Building Standards Institute

Service Through Education and Communication

About Us

The Building Standards Institute (BSI) is comprised of a recognized group of professional and experienced volunteers within the building industry. We draw our membership from a wide range of backgrounds and specialties, all committed to the same goal of improving standards and education within the residential building community.

Board of Directors

David Maclellan

David E. MacLellan (1941-2016)

The Board Members of The Building Standards Institute lost a respected leader, Chairman, Director and friend last year, David E. MacLellan. Dave was instrumental in the founding of our organization and brought over 45 years of experience in the construction industry to the Board.

During his career, Dave constructed 18 residential projects, currently valued at over $300 million and was responsible for planning, design, construction, finance, marketing and community association administration. He was a winner of the AIA and Urban Land Institute Award for Architectural Planning, three MAME awards for design excellence, and the William Watson Memorial President’s Award from the HBANC (2002). Dave was also inducted into the California Homebuilding Foundation Hall of Fame in June 2011.

Dave was a graduate engineer, Licensed General Contractor (B), and a Licensed Real Estate Salesperson. He was the principal author of four books on residential construction quality and maintenance published by MacLellan Media, Inc. and a Certified Mediator (University of Oregon School of Law), a Partition Referee in the California Superior Courts, and served on the Panel of Arbitrators for the American Arbitration Association. He was past President and Director of the Northern California Homebuilders Association, Eastern Division and served on the CBIA Construction Dispute Resolution Task Force.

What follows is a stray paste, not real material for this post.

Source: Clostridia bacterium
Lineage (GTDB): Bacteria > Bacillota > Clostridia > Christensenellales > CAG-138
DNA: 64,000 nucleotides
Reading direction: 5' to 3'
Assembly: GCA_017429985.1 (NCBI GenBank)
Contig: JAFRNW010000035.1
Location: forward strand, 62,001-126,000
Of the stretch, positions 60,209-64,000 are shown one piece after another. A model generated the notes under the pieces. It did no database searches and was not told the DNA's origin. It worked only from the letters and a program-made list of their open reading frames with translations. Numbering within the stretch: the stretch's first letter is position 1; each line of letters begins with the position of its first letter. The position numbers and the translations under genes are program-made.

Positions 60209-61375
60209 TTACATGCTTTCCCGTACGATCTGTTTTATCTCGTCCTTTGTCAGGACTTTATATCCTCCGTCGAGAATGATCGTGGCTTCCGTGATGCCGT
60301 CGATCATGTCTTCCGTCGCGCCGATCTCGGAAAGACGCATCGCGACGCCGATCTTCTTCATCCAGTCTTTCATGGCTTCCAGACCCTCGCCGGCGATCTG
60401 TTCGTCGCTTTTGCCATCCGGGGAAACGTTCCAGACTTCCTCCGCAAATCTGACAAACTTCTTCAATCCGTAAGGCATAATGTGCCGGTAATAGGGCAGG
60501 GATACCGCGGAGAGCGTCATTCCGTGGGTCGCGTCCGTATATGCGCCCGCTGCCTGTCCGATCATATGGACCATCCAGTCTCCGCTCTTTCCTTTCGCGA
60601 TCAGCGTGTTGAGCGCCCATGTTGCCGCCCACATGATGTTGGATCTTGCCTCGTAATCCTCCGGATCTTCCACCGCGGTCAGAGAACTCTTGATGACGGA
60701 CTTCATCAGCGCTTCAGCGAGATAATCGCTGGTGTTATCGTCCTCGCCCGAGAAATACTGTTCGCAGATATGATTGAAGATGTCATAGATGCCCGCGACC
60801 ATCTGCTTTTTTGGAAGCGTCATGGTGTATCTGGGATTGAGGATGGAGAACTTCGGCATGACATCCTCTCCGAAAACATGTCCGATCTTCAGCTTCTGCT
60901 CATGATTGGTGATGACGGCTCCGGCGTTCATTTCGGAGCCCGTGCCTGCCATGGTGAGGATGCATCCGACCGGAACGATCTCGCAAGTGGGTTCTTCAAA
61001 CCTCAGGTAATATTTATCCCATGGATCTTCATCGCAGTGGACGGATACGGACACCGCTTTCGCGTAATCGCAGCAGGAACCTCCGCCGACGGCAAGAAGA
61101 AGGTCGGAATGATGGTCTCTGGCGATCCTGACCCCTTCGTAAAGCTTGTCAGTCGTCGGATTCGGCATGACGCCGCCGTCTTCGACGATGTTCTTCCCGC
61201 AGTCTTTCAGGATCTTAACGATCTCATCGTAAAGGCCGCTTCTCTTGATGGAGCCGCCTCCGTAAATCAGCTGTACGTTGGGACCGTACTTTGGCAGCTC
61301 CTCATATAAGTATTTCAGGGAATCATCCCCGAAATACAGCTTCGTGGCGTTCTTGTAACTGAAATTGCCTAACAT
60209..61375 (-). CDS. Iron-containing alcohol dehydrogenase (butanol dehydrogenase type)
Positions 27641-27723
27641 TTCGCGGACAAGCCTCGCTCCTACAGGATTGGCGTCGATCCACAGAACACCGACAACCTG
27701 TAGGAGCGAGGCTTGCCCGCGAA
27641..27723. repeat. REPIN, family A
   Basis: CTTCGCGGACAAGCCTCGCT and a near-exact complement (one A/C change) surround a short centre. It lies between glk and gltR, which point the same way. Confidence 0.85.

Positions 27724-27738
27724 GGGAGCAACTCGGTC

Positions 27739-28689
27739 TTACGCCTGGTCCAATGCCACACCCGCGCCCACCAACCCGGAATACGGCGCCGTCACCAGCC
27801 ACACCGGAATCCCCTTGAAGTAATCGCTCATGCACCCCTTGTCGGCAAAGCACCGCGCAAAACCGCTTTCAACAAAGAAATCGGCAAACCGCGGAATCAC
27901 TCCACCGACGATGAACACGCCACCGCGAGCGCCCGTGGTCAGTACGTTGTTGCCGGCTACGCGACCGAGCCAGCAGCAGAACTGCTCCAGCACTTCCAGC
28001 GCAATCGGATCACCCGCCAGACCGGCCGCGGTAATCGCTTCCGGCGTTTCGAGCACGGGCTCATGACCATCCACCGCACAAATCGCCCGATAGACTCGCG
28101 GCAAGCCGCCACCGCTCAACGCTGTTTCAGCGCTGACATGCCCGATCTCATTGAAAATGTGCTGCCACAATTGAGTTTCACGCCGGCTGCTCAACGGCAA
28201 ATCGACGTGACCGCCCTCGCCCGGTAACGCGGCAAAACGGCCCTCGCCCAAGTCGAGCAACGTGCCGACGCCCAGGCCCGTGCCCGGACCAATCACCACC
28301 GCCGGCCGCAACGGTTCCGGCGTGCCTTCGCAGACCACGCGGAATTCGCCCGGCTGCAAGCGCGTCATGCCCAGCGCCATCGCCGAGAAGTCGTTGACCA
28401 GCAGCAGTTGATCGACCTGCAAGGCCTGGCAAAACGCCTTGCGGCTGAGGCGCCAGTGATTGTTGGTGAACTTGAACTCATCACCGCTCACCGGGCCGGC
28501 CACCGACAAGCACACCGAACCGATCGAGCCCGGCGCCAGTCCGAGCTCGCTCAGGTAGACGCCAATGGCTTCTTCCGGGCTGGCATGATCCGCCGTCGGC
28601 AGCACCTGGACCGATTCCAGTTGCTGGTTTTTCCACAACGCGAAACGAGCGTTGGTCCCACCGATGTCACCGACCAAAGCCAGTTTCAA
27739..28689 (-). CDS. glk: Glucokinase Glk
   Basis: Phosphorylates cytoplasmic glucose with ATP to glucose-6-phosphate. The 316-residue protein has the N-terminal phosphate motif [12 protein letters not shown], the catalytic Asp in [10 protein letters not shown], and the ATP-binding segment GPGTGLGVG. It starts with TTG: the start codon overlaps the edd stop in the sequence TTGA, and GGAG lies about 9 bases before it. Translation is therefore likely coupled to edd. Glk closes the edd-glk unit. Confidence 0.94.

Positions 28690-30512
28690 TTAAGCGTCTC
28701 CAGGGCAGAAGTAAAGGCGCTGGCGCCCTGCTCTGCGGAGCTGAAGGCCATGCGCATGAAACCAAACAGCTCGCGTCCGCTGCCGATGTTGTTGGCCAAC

Dave embodied an exceptional blend of inventive spirit, foresight, and entrepreneurship. We will all miss him deeply.

Research and Development

The Building Standards Institute engages in research and development in fields of study that have historically been problematic for both home builders and consumers. This research program contains many facets, including destructive testing, work in laboratories with scientific and educational partners, and intelligence gathering through internet research.

Research Project I: Research Project I is the study of sulfate attack on concrete in the field. The performance of concrete foundations of houses 35 to 40 years old in a sulfate soils environment will be made by coring, followed by strict protocol laboratory testing. Petrographic analysis and scanning electron microscope analysis will be performed.

Research Project II: Research Project II is the study of molds and spores as a human pathogen. While molds are found everywhere, they can become concentrated in today's tightly built houses. Although numerous health claims have been made recently, there are no federal or state standards to determine harmful exposure to mold spores and their micotoxins. The research will involve a comprehensive literature search and published clinical results.

Research Project III: Research Project III is the study of green home guidelines for homeowners and builders with the goal of increasing the daily use of sustainable and renewable materials while decreasing the use of water and carbon products. The first phase of the project is the creation of the 2011 Green Home Maintenance supplement used to educate homeowners on energy and water conserving home products and their recommended maintenance. The second phase is the submission of qualifications as reviewers of CALGreen Residential Mandatory Measures to cities within the San Francisco Bay Area...